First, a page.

Q: How do I blur the background in Lightroom?
A: Smartphone cameras and basic lenses make it very hard to achieve a bokeh effect, but you can recreate it through editing. It won’t look the same, but at least it’s possible. Just Go to Masking, and tap on the + button. You can either use the Select Subject or Select Sky functions. If those don’t apply to your needs, you can also use the Brush function to select what you want to blur. Once you make your selections, go ahead and tap on Effects and reduce Texture. You can also go to Detail and reduce Sharpness. This will essentially bur out the selected sections.
Q: How do I add a watermark in Lightroom?
A: Lightroom used to be pretty bad at watermarking, but the feature has been dramatically improved. The process is simple and streamlined right into the exporting process. When you’re done editing a photo, tap on the Share button in the top-right corner. Pick Export as, toggle on Include Watermark, hit Customize, and select whether you want to use Text or Graphic as a watermark. Make your selections and hit Back. Tap the checkmark to export the image with the watermark.
Q: How do I whiten teeth in Lightroom?
A: This is a common edit people want to do, but we didn’t have any humans featured in our sample image. Here’s how to do it, though. While editing the picture, tap on Masking, hit the + button, select Brush, and highlight the teeth. When done, just go to Color. From here, you’ll have to use common sense to get the teeth whitened. Usually, teeth are yellow, so simply edit the Temperature by moving the slider towards the bluer side. Additionally, you can reduce the Saturation. Tap the checkmark when done.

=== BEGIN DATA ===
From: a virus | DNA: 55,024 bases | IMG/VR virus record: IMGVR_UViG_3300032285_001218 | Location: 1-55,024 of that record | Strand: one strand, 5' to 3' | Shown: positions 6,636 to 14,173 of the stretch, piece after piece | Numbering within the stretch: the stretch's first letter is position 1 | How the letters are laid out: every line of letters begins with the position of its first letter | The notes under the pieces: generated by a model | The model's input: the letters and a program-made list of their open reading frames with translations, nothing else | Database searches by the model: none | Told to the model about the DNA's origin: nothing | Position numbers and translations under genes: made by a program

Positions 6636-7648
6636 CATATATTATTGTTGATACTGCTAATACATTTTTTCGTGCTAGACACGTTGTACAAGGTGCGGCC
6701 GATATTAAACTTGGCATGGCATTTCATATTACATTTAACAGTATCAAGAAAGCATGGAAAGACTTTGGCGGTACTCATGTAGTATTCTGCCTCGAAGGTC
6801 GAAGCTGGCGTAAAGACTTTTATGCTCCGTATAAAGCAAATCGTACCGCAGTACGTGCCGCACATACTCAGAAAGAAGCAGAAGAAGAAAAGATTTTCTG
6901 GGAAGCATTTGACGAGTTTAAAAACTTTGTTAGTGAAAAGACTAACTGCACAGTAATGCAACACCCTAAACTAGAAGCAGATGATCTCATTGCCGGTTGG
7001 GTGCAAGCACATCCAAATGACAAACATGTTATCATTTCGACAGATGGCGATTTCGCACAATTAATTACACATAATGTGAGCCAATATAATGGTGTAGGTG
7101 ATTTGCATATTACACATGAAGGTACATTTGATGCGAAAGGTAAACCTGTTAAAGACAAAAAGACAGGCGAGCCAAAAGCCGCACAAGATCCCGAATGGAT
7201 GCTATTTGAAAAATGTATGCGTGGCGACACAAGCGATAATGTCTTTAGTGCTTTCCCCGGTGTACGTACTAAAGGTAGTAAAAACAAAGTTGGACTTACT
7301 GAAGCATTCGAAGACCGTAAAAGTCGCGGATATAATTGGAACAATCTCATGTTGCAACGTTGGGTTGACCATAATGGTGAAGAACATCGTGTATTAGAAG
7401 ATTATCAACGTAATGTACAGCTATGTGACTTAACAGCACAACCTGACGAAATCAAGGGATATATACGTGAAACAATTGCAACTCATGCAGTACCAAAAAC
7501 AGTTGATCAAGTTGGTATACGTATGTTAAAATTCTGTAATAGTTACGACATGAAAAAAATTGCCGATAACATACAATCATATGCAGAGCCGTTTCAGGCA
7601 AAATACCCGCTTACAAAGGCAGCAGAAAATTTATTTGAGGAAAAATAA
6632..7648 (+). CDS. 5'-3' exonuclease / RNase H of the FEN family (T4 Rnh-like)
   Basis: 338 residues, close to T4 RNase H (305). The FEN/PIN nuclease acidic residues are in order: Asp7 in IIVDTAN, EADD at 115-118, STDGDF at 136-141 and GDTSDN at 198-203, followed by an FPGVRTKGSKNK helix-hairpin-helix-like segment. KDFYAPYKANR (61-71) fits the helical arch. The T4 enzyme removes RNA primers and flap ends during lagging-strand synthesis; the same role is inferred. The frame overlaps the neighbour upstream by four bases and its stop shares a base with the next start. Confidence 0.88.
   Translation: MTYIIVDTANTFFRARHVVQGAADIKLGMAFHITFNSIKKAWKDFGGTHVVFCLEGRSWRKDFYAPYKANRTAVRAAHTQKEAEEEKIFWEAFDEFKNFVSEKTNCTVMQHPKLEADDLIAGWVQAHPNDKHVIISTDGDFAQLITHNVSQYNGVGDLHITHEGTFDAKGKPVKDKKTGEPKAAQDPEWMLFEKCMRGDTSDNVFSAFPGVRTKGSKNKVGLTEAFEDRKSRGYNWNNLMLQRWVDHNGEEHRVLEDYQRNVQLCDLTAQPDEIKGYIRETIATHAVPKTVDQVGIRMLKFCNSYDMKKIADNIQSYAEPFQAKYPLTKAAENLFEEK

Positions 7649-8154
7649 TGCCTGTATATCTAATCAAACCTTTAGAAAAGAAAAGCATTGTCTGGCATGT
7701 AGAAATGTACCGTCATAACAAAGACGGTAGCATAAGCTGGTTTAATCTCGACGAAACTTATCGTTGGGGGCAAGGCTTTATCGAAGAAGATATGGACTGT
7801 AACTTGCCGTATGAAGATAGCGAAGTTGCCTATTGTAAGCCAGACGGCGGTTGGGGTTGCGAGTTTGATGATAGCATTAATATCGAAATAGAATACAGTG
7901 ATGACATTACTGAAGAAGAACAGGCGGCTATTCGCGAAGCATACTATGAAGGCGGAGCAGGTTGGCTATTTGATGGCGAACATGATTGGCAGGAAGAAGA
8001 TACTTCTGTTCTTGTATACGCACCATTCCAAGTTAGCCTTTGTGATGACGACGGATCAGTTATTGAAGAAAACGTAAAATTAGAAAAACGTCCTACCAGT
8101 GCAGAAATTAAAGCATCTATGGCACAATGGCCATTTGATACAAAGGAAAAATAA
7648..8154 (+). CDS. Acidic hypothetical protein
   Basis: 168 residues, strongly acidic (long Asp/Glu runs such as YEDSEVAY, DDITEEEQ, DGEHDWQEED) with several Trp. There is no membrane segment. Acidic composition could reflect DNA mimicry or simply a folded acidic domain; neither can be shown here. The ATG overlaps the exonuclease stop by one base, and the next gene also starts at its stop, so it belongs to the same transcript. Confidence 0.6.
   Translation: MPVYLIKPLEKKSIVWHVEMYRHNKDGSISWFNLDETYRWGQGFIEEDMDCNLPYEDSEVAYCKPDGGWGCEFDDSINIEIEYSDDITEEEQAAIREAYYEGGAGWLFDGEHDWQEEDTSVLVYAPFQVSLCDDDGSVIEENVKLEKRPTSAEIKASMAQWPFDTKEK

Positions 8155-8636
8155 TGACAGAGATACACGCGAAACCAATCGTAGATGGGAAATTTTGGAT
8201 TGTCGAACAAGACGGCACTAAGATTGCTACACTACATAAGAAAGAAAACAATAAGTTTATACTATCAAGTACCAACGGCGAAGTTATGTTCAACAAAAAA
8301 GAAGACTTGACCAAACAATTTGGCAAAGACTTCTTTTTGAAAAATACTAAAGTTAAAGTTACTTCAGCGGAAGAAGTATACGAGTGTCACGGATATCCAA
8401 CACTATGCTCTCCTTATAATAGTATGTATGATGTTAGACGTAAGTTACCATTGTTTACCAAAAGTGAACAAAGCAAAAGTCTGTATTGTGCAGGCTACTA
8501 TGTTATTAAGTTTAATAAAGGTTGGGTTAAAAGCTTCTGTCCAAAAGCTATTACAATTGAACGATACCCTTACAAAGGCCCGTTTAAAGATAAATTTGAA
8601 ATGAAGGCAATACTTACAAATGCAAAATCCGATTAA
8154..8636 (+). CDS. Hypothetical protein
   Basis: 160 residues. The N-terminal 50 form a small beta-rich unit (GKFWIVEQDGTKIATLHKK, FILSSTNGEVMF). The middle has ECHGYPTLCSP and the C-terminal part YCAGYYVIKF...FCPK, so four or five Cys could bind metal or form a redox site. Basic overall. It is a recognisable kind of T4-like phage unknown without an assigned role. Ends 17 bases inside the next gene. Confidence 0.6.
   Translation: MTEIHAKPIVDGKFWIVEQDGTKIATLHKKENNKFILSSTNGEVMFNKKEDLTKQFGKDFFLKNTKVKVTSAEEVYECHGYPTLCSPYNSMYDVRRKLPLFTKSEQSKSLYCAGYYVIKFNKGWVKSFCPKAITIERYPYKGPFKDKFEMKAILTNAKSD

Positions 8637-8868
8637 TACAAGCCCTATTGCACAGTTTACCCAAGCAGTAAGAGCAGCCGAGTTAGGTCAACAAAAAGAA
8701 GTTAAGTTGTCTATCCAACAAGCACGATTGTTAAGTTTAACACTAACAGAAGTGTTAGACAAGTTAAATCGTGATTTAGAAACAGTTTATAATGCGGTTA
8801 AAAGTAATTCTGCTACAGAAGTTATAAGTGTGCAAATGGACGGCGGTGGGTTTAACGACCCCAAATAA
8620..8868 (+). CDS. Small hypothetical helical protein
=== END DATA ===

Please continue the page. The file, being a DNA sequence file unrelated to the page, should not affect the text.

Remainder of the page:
Q: How do I smooth skin in Lightroom?
A: Skin is another ordinary edit people want to do, especially in close-ups. To do this, tap on Masking, hit the + button, select Brush, and highlight the skin you want to smooth. Go to Effects and reduce the Texture. Additionally, you can go to Detail, increase the Noise tool, and/or minimize Sharpness. Tap the checkmark when done.
Adobe Lightroom is one of our favorite photo editors, but we know there are other alternatives you might prefer. We have a list of the best Android photo editors, if you need help finding an option. We happen to like Snapseed, as it offers most of these features for free. Additionally, you might want to up your game with one of the best camera phones, mirrorless shooters, or DSLRs.